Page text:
People who drink tea or coffee regularly may be less likely to carry the MRSA infection in their nostrils, a new study published in the Annals of Family Medicine revealed today.

MRSA, or methicillin-resistant Staphylococcus aureus, a staph infection-causing bacterium that is resistant to common antibiotics, is potentially lethal, causing pneumonia and blood infections. 

The study was provoked after topically applied or inhaled tea extracts showed anti-MRSA properties, said lead researcher Dr. Eric M. Matheson of the University of South Carolina, Charleston told Fox News. 

1.4 percent of the random sample was found to carry MRSA in their noses; this number decreased by 50% among people who said that they drink coffee and hot tea.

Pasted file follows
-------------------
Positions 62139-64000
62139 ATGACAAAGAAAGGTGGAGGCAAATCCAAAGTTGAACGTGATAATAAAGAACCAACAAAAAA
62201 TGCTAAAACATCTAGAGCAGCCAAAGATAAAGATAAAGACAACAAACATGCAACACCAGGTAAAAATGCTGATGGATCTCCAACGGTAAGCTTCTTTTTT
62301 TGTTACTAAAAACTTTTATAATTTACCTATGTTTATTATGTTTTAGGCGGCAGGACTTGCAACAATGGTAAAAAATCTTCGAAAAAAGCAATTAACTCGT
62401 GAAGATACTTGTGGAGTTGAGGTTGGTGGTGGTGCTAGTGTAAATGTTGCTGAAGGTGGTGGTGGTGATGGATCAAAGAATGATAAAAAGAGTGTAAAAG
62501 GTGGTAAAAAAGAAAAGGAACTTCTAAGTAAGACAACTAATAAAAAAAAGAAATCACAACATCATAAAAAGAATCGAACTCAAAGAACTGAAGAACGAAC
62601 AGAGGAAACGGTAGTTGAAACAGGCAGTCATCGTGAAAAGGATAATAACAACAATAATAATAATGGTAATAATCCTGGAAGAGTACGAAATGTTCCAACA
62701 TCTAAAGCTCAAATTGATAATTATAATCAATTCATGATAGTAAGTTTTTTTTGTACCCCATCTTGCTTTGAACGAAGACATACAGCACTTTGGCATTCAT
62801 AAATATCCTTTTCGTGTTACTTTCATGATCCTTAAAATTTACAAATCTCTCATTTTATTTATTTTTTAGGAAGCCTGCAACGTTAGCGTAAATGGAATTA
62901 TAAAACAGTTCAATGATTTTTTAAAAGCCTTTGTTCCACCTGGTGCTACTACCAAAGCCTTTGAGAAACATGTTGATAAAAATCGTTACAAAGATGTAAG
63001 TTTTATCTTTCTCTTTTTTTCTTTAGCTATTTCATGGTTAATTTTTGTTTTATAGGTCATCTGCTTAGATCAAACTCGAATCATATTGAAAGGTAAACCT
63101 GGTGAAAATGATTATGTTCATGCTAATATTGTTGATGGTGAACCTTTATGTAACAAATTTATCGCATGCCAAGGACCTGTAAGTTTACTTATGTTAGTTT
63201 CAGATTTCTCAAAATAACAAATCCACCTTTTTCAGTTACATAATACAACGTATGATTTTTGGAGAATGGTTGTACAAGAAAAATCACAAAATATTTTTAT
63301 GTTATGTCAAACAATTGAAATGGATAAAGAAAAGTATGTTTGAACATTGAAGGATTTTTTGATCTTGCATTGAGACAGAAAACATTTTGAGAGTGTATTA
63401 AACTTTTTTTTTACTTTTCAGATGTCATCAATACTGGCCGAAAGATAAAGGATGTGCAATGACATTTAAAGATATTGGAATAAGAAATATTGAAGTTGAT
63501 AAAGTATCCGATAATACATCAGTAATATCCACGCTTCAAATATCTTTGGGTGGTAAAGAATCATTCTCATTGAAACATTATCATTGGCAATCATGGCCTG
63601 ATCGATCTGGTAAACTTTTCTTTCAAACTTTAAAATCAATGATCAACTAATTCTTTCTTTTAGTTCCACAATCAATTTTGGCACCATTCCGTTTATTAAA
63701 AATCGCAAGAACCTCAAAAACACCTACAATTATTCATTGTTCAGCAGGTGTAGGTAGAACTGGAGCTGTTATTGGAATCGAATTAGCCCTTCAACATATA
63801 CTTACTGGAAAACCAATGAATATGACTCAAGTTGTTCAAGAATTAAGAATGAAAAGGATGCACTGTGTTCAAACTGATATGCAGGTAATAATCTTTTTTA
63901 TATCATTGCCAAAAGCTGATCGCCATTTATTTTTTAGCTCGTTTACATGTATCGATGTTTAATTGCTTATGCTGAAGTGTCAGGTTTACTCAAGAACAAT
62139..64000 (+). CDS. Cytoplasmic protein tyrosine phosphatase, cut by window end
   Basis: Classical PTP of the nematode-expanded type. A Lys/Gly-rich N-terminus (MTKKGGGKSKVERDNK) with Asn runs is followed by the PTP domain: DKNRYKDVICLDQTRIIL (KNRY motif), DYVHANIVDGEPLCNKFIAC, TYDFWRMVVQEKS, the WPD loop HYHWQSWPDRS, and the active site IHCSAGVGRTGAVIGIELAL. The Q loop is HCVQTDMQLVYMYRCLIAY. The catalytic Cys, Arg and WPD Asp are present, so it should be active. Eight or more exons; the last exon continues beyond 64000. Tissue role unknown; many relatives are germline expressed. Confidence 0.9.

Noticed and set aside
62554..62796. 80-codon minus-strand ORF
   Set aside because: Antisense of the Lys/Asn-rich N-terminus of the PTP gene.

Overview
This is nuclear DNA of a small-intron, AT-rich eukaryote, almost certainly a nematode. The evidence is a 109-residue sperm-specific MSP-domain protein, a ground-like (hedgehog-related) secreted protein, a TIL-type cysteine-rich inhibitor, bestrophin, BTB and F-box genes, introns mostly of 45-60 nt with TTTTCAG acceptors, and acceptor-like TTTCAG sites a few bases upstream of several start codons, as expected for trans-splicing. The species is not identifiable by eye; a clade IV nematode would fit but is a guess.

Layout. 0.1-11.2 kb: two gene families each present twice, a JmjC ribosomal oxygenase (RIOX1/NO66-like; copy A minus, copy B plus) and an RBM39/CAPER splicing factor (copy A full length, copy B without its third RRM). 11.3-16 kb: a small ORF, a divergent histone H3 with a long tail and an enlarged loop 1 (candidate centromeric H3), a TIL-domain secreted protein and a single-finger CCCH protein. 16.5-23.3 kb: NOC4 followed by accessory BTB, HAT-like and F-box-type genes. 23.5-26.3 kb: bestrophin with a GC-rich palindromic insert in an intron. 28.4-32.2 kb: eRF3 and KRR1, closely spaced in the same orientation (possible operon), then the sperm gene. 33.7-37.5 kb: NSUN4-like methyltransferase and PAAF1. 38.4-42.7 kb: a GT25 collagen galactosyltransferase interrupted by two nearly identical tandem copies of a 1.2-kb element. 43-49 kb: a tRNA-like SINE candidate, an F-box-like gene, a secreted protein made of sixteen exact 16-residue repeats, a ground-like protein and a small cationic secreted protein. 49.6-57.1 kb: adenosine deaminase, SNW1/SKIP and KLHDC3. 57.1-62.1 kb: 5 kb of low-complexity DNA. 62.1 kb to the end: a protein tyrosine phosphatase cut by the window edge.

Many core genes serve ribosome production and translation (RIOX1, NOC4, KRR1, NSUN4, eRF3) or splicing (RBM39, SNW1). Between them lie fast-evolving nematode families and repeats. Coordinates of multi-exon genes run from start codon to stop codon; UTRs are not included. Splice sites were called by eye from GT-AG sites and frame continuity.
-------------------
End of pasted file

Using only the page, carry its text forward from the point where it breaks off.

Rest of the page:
Matheson told Fox News, but you can never conclude causation from an association, and added that I can't tell you that this finding isn't just a coincidence since several factors including age and income were not accounted for.  Still, when researches tried to account for these factors, there still seemed to be a more than tenuous relationship between drinking hot tea and coffee and lower rates of MRSA. 

Furthermore, it is still unclear whether carriers of MRSA are more likely to progress to active infection than non-carriers.

MRSA caused approximately 95,000 severe infections nationwide in 2005 and 19,000 Americans lost their lives to it.  Furthermore, rates of infection have been rising since the 1990s.